Exercise combats Christmas excess

  • Deborah Condon

For many, Christmas is a time of excess - too much food, too much alcohol and too much sitting on the sofa doing little or nothing. However, a new study has found that a short bout of exercise every day can help people remain healthy, despite the extra calories they are consuming and weight they are gaining.

Previous research has shown that even a few days of consuming more calories than you burn can have detrimental health effects. UK researchers decided to look into this further.

They monitored 26 young men, all of whom were considered healthy. The men were asked to overeat and one half was asked to exercise daily on treadmill. The exercise group increased their caloric intake more than the non-exercise group so that everyone's net daily energy surplus - when you consume more calories than you burn - was the same.

The study found that after just one week of overeating, the participants displayed negative effects, such as poor blood sugar control and unhealthy metabolic changes. However, these effects were not as apparent in the people who exercised. For example, those who exercised had stable blood sugar levels.

"A critical feature of our experiment is that we matched the energy surplus between groups - so the exercise group consumed even more energy and were still better off at the end of the week," the researchers from the University of Bath explained.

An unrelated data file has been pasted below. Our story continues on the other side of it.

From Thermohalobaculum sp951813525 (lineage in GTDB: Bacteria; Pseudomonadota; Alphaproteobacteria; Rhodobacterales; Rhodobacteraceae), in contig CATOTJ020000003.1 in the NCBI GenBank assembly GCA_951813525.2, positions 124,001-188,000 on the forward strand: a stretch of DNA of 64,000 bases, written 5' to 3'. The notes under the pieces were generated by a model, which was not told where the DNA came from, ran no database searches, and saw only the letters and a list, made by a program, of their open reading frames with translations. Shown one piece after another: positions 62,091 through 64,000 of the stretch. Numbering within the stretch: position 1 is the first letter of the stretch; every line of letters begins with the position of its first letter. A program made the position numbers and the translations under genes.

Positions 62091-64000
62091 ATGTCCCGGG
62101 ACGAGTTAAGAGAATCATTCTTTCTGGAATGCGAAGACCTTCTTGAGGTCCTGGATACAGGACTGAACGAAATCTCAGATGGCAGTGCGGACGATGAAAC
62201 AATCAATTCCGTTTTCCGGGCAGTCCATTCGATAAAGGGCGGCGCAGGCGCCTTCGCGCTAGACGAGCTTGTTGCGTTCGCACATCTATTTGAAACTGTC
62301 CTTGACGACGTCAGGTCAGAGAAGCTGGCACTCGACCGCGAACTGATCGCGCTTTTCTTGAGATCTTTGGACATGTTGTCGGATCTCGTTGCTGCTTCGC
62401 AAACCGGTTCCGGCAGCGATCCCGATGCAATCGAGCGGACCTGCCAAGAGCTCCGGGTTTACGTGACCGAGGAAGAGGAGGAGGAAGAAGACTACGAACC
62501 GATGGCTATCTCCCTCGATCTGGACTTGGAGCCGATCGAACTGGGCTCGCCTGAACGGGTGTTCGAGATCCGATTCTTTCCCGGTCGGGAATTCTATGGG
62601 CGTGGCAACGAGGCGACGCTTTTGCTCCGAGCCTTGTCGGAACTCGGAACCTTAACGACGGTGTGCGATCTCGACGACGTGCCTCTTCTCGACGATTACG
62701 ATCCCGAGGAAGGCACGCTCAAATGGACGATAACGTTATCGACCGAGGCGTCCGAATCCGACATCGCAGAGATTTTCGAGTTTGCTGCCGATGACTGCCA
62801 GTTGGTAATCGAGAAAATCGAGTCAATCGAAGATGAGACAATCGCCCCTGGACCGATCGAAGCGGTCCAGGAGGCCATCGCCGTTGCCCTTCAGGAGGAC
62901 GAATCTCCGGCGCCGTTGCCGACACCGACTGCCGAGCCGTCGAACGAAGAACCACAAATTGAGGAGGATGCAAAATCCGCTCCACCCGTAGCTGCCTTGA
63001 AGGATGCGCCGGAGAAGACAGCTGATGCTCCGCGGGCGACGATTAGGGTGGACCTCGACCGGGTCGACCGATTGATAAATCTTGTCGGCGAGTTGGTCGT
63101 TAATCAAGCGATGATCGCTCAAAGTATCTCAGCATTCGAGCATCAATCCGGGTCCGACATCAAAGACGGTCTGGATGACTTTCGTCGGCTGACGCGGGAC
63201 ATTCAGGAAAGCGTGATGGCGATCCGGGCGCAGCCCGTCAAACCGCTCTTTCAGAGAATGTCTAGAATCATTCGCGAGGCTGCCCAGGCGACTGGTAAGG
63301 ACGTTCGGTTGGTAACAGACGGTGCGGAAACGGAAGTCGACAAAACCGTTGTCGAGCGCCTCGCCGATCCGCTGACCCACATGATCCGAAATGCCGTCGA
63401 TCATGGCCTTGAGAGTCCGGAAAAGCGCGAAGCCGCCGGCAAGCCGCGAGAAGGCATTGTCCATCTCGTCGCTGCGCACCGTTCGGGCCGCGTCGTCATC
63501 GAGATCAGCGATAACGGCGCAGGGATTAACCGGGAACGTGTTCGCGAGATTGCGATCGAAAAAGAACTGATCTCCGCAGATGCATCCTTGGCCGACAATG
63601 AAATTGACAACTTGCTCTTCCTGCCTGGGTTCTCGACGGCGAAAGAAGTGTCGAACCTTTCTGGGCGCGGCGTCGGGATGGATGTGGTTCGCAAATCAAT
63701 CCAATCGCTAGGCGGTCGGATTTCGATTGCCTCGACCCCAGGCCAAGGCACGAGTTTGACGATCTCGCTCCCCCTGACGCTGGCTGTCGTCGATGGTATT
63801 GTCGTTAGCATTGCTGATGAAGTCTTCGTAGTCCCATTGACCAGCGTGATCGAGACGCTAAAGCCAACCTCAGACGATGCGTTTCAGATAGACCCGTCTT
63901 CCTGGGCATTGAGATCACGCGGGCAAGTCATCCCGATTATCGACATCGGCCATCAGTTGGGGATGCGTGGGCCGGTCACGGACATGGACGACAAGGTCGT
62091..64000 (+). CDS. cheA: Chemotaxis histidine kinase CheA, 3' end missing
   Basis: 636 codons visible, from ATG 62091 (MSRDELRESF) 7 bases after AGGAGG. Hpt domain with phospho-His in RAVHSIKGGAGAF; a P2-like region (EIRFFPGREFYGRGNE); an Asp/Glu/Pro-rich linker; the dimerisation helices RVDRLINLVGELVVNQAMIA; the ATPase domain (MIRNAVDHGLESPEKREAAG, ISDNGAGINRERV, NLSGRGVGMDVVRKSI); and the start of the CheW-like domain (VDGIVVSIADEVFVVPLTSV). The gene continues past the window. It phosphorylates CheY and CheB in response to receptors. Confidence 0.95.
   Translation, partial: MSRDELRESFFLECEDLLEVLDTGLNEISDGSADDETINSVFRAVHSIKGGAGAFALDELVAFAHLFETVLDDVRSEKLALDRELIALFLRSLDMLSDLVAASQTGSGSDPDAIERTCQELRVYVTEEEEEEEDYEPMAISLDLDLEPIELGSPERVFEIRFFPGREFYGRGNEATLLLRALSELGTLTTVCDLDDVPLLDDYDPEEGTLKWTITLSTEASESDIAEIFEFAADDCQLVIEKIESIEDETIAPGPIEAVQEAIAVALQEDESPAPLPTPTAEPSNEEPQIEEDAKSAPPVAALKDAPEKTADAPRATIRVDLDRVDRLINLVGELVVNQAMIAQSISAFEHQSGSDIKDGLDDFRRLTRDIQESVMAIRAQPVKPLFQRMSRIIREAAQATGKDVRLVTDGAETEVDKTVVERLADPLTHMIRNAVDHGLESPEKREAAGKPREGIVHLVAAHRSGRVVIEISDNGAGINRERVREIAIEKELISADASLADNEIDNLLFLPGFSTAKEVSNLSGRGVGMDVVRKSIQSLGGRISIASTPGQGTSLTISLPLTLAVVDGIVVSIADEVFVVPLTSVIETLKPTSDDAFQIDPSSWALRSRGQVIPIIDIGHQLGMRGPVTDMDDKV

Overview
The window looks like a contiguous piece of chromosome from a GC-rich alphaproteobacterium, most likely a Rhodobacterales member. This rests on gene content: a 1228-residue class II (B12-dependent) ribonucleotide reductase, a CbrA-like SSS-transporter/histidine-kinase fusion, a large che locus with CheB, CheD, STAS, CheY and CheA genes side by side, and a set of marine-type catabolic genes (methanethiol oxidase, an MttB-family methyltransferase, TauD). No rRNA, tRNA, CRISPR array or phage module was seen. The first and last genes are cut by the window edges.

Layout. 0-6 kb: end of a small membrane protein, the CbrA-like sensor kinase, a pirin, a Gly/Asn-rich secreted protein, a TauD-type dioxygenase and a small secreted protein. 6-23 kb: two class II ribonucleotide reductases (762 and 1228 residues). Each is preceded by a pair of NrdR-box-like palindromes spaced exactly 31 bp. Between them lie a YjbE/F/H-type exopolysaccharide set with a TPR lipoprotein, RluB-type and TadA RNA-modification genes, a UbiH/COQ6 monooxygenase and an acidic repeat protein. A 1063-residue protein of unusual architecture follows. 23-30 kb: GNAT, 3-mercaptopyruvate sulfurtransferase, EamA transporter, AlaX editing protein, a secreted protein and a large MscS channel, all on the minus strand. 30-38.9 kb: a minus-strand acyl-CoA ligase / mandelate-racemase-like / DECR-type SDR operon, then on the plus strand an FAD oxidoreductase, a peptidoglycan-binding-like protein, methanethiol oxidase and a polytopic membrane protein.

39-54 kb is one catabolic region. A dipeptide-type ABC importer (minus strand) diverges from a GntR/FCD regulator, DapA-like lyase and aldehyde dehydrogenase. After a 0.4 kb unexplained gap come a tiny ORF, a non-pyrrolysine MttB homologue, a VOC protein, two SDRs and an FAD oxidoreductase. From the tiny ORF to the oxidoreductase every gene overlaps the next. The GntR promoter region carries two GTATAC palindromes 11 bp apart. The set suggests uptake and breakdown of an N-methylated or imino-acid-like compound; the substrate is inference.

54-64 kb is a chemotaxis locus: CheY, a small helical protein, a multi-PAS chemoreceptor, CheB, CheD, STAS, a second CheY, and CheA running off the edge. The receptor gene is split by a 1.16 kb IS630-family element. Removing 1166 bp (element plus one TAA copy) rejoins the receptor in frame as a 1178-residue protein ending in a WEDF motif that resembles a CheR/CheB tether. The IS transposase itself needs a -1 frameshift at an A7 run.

They said that these findings show that exercise has positive effects ‘even when we are actively storing energy and gaining weight'.

"Our research demonstrates that a short period of overconsumption and reduced physical activity leads to very profound negative changes in a variety of physiological systems, but that a daily bout of exercise stops most of these negative changes from taking place," they said.

In other words, exercise prevents negative changes taking place in the body even if energy is still being stored.

"If you are facing a period of overconsumption and inactivity, which is probably quite common around Christmas time, then our study shows that a daily bout of exercise will prevent many of the negative changes from taking place even though you are gaining weight," the researchers added.

Details of these findings are published in The Journal of Physiology.

 

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